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Games That Boost Your Toddler's Memory

As the parent of a toddler, you may often find yourself mystified by her inability to remember seemingly simple facts: your next-door neighbor’s name, for instance, or who was at preschool that day. Even though it sometimes seems as if your tot has the working memory of a goldfish, you can rest assured: Her tiny memory bank is working hard to develop the ability to store and recall information. Since the development of your child’s memory can affect everything from her overall cognitive development to her future academic success, its importance cannot be underestimated. Fun games can help to boost your toddler’s memory while enhancing her ability to reason.

Find the match

One of the most traditional ways to foster a toddler’s memory is through a basic matching game, in which your child has to find and identify matching pairs of objects or cards. There is no need to buy a fancy-schmancy memory-card game, because you’ll find plenty of free games in both printable and electronic formats—and in just about every kid-friendly theme imaginable—by conducting a simple keyword search online. If you give your tot access to a smartphone or tablet, you can check the app store to see what free memory game apps are available for your device.

What's missing?

Set up a row of three or four different small toys. For instance, you could use a miniature stuffed animal, a toy car and a crayon. Tell your toddler to cover his eyes and then hide one of the toys under an opaque plastic cup or bowl. Have your tot to open his eyes and try to guess which toy is hidden. If your child isn’t sure which toy is hidden, try prompting him: “We had three toys, remember? The crayon, the car, and the monkey. Which one do you think is hidden under the cup?” When he guesses correctly, offer exuberant praise and then give him the opportunity to “quiz” you on the missing object. To further develop his spatial recognition skills, mix up the objects each time you play. If you have an older toddler, hide a small toy under one of the cups and then ask him to try to follow the object as you shift the cups around.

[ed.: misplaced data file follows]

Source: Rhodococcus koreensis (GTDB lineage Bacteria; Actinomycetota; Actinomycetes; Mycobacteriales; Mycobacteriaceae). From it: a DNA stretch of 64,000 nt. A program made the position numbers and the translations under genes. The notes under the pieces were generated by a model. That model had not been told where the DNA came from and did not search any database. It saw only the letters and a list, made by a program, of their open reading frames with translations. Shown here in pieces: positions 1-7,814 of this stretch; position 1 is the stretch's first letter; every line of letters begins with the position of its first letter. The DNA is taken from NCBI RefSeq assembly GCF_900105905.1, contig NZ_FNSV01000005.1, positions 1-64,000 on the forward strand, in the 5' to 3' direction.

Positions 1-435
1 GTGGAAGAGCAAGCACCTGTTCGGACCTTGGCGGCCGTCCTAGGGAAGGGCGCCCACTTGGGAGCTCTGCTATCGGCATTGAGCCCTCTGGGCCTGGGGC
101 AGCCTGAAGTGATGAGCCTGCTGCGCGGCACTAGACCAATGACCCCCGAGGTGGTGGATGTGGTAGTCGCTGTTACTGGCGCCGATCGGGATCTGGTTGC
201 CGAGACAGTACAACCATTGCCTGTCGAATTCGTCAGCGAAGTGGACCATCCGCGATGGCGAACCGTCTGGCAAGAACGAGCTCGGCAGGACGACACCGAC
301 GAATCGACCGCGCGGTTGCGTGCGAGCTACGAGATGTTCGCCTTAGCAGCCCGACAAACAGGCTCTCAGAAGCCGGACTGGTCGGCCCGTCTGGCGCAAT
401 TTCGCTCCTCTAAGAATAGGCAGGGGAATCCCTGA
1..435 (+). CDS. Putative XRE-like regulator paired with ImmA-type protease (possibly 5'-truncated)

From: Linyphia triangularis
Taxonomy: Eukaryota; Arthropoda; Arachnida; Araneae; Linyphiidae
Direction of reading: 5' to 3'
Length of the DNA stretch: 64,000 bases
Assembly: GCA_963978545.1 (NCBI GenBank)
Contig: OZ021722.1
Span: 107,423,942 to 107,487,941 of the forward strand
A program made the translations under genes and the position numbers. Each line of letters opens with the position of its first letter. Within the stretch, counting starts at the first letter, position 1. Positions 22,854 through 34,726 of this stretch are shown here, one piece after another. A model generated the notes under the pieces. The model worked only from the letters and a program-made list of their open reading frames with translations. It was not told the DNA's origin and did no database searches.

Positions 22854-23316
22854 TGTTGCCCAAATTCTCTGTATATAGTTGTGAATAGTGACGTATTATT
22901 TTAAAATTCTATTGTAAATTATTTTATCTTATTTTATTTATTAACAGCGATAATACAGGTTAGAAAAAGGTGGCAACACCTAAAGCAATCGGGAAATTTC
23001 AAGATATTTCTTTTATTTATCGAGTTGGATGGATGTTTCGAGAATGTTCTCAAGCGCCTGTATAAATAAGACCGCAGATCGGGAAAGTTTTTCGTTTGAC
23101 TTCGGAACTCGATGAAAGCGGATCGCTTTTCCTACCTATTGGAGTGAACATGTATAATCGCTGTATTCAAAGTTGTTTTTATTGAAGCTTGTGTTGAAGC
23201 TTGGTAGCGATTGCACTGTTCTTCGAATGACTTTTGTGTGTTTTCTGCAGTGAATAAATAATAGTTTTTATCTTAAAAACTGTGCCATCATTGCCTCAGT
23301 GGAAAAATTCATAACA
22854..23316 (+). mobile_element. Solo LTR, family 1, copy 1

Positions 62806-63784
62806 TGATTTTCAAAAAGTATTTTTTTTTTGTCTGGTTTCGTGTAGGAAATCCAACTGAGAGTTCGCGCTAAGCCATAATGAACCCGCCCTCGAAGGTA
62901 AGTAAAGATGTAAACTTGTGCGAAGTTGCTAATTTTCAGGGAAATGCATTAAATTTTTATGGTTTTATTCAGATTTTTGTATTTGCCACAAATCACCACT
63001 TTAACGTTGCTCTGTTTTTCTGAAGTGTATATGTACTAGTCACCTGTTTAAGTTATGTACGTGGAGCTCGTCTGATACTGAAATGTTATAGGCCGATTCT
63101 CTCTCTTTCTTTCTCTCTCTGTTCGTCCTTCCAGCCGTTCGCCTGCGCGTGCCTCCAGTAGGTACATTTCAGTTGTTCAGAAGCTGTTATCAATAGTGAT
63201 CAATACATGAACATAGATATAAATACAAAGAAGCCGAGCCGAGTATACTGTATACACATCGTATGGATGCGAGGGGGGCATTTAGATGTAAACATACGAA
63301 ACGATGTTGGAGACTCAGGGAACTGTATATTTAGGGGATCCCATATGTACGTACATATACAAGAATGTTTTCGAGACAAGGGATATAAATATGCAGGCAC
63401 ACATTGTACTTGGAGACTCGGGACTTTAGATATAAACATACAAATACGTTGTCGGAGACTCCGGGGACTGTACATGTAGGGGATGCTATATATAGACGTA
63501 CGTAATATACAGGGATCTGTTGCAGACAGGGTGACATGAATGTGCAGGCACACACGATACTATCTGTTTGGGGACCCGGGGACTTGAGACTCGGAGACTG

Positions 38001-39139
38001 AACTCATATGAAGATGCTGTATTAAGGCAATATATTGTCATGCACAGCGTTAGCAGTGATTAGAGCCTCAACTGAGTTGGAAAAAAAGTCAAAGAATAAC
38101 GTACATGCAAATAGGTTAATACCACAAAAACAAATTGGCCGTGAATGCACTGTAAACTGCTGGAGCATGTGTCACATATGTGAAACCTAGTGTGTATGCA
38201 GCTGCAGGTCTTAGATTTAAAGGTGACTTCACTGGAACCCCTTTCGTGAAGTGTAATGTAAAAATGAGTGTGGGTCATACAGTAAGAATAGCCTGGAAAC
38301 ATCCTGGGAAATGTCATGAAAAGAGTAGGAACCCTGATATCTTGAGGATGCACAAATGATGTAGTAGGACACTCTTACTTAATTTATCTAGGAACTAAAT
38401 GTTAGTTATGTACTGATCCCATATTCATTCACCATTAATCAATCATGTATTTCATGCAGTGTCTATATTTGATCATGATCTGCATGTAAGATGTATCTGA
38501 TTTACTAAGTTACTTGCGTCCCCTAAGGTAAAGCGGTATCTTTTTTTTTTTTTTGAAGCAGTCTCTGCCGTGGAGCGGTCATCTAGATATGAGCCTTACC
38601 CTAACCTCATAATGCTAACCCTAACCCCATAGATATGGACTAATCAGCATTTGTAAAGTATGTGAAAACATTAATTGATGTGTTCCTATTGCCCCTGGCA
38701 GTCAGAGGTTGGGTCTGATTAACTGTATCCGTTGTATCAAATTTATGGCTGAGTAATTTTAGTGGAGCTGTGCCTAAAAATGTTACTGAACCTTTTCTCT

Patterns and colors

Gather of a combination of objects that you can use to replicate a pattern, like different-colored blocks or plastic cups. Put three or four of the objects in a pattern such as red, blue, red, blue. Have your child look at the pattern for a few minutes and then mix up the objects. Then ask her to try to replicate the pattern on her own. When she gets it correct, heap on the praise. The key to this activity is keeping the pattern very simple. Use only two colors at first and then, as your child’s pattern recognition skills improve, build up to three or four different colors or sets of objects.

Words and pictures

Children love animals just as much as they love making noise. To help improve your child’s memory, try combining the two. Using a picture book or animal pictures clipped from magazines, point to an animal and vocalize the sound the animal makes: “See the picture of the cow? The cow says, ‘Moooooooo!’ Can you say ‘moo,’ too?” After you’ve gone through the book or pictures a few times, engage your child’s memory by asking her to associate sounds with the appropriate animal: “Can you point to the animal that says, ‘Oink?’” “Can you find the animal that barks?” Not only will these animal-sound activities work on your child’s memory skills, but they also will improve his listening, language and reasoning skills.

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